New Zealand's image as a welcoming, inclusive country seems to have emerged largely unscathed from the mass shootings in Christchurch last month, but visa statistics reveal that the current government is beginning to fulfil its election promise of reducing the number of new long-term migrants.
The official target for residency approvals was set at 45,000 just under two years ago, yet figures from Immigration New Zealand show that such approvals have declined by about 30 per cent since 2016.
Unlike neighbouring Australia, which simply abolished one of its visas for skilled foreign workers about a year ago to tighten immigration controls, Wellington has moved more stealthily.
Since 2016, a string of small regulatory tweaks - including a tightening of the points-based immigration system; the "temporary" closure of some visa categories such as the parent visa, which was popular among Chinese; new minimum income thresholds; stricter money laundering compliance; and more rules on property ownership - have made it harder to gain residency in the country.
Immigration New Zealand has also closed, or is in the process of closing, 12 of its 17 offshore processing centres, such as those in Hong Kong, Shanghai, Ho Chi Minh City and Jakarta.Photo: Immigration New Zealand
By nationality, residency approvals for Chinese, Indian and Filipino applicants are all down about 40 per cent from their peak in late 2015.
Several visa types, such as the entrepreneur visa, are now described by immigration consultants as almost impossible to obtain, while even partnership visas are harder to come by, with the rejection rate doubling over the past year amid concerns about fake relationships.
But this decline in approvals could also be attributed to fewer applications, as the actual number of residency rejections over the last year was at a near historical low.
This has resulted in major shortages of skilled workers, which employers and industry groups are now pressuring the government to fill, according to Paul Spoonley, a professor of sociology at Massey University who specialises in immigration and diversity.
Reversing the trend would require Wellington to loosen its immigration rules, however. Michael Reddell, a former economist at the Reserve Bank of New Zealand and independent policy expert, said this is politically risky as it "would reawaken the debate about the relatively low-skilled nature of much of New Zealand immigration". Changes made to New Zealand's points-based immigration system in 2017 effectively blocked many low-skilled and lower-income applicants.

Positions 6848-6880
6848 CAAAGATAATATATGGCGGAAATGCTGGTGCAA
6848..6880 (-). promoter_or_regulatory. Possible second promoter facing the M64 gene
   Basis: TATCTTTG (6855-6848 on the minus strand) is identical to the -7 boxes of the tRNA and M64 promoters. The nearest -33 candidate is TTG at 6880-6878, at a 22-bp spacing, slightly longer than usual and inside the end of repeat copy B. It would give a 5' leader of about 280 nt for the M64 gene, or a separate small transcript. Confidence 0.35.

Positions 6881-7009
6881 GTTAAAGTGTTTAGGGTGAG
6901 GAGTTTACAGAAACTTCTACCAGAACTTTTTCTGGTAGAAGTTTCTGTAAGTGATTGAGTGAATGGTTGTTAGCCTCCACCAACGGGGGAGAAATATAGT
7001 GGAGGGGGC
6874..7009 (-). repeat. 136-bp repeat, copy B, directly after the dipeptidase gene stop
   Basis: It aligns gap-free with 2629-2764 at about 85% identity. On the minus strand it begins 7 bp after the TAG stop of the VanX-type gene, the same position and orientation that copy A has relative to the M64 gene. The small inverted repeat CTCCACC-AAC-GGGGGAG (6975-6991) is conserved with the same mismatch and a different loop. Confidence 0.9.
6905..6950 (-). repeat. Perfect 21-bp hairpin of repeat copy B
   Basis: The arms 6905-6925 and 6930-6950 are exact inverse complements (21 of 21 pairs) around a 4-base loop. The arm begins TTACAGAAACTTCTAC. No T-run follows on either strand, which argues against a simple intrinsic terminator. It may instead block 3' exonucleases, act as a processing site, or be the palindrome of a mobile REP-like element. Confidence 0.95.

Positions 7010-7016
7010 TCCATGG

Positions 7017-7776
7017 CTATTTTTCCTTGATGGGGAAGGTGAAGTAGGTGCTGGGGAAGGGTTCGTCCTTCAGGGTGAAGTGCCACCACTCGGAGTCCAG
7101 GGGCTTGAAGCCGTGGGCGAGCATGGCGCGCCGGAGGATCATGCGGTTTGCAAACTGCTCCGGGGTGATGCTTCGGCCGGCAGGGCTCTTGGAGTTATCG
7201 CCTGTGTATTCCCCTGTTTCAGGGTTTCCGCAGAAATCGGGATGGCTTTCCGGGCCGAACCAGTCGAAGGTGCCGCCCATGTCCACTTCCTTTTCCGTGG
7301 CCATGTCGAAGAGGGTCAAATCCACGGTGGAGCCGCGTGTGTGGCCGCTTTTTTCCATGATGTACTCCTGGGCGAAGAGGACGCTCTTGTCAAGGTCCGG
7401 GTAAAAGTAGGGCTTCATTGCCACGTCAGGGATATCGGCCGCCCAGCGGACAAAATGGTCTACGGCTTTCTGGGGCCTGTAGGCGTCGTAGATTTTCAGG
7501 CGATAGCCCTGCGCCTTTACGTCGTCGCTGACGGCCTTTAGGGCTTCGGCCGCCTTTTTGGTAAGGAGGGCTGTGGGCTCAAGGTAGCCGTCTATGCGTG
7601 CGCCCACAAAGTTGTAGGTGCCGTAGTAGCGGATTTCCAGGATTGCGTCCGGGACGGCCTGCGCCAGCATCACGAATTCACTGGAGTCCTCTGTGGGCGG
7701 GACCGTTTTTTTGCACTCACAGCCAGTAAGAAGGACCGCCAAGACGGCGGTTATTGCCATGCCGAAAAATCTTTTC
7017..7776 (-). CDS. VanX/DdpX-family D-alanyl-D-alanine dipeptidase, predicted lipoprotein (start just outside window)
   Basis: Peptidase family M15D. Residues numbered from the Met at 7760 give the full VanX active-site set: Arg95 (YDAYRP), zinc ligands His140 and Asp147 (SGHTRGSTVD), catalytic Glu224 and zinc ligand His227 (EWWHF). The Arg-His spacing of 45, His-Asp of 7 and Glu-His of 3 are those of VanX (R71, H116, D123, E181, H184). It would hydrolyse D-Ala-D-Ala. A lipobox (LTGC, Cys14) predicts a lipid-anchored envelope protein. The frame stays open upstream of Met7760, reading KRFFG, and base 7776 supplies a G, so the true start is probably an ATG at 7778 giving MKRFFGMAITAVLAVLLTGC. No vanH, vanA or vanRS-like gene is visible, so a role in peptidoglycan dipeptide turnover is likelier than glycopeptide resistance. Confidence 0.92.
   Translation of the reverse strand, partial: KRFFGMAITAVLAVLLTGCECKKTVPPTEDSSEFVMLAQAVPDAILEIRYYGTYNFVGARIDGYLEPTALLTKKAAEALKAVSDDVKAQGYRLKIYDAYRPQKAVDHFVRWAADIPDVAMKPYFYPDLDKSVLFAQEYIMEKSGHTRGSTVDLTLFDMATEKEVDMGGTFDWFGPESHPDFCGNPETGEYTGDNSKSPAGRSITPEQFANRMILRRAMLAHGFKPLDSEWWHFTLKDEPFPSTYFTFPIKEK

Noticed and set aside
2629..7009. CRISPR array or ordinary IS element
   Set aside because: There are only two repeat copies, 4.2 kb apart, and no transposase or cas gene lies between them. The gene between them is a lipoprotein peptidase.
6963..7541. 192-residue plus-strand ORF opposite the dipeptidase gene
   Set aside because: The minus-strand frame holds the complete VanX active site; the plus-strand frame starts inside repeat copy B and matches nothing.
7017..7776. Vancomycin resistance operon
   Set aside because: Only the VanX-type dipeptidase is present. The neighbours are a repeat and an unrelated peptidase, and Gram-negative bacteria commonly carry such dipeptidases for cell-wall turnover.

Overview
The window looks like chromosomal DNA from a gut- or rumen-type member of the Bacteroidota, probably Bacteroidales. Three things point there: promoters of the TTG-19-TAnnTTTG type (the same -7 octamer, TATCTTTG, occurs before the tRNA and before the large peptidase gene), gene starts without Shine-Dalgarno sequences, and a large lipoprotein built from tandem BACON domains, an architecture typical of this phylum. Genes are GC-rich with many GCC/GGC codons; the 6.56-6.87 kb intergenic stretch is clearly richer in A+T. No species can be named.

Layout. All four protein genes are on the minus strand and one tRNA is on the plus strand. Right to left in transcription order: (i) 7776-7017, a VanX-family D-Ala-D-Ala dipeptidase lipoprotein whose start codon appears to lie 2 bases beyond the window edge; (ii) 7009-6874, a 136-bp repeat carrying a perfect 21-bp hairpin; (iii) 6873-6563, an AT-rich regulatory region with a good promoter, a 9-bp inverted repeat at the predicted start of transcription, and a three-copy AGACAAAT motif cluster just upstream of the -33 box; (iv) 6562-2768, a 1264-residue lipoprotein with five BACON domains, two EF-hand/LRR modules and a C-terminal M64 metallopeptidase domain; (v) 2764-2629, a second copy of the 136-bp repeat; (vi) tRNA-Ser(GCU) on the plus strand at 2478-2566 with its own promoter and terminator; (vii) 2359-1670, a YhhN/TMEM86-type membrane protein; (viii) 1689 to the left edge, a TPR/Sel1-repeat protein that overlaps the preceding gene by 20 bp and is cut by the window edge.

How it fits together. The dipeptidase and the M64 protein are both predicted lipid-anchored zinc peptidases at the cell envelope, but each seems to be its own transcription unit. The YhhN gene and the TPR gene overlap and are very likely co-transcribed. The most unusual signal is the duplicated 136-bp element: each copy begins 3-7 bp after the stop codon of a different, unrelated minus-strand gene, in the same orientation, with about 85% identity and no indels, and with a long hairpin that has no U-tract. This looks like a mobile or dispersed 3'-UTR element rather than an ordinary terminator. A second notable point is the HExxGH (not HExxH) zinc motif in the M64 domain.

In the weeks since the Christchurch mosque attacks though, the country has counter-intuitively seen an uptick in the number of people applying for residency, according to Immigration New Zealand.
Much of the interest has come from the US, where Prime Minister Jacinda Ardern's handling of the fallout was widely praised and news of the swift implementation of strict new gun laws was welcomed by the likes of presidential candidate and Democrat, Bernie Sanders.A national remembrance service for victims of the mosque attacks was held in Christchurch Photo: Reuters
One 36-year-old marketing consultant who recently applied for residency said Christchurch "came as a shock, but it hasn't changed our plans", adding "the event was tragic, but we were impressed by the quick actions the government took to strengthen gun control".
Others, such as Masaki Kataoka, a visiting researcher with the Japan External Trade Organisation in Christchurch, praised the message of inclusivity that Wellington broadcast in the wake of the attacks.
"There were so many people at the memorial, it was hard to estimate the actual number," he said. "Social bonds between people and an awareness of respect for diversity have become stronger as a result of the event. This is due to the well-balanced response involving a call for unity and general lack of aggressive tone in criticising discrimination."
Not everyone was impressed by Ardern's response, however. UK-based Muslim activist and writer Mariam Khan accused the prime minister of trying to dominate the news cycle at the expense of the victims, while a long-standing Japanese expat's blog about racial prejudice in New Zealand criticised her decision to wear a hijab as "Islamic cosplay reeking of hypocrisy."
Spoonley, the sociologist, said the country is experiencing "heightened sensitivity" to discrimination at the moment as the terrorist attack "has given voice to immigrant experiences of racism".
And the question of what an appropriate level of immigration should be for a country with a population of fewer than 5 million remains.
Reddell, the economist, said New Zealand has accepted more immigrants per capita than any other country in the Organisation for Economic Cooperation and Development during the last 20 to 25 years, which "has reduced per capita incomes and productivity".
Landowners in Auckland and other urban centres have benefited from a huge jump in real estate values over the past decade as housing supply has failed to keep up with new arrivals of up to 70,000 per year.
But the net worth of the bottom 40 per cent of households in the country has not increased in the last three years, according to Statistics New Zealand. "Individual migrants of course have benefited, which is great for them, but [immigration] policy should be focused on lifting productivity and incomes for all New Zealanders," said Reddell.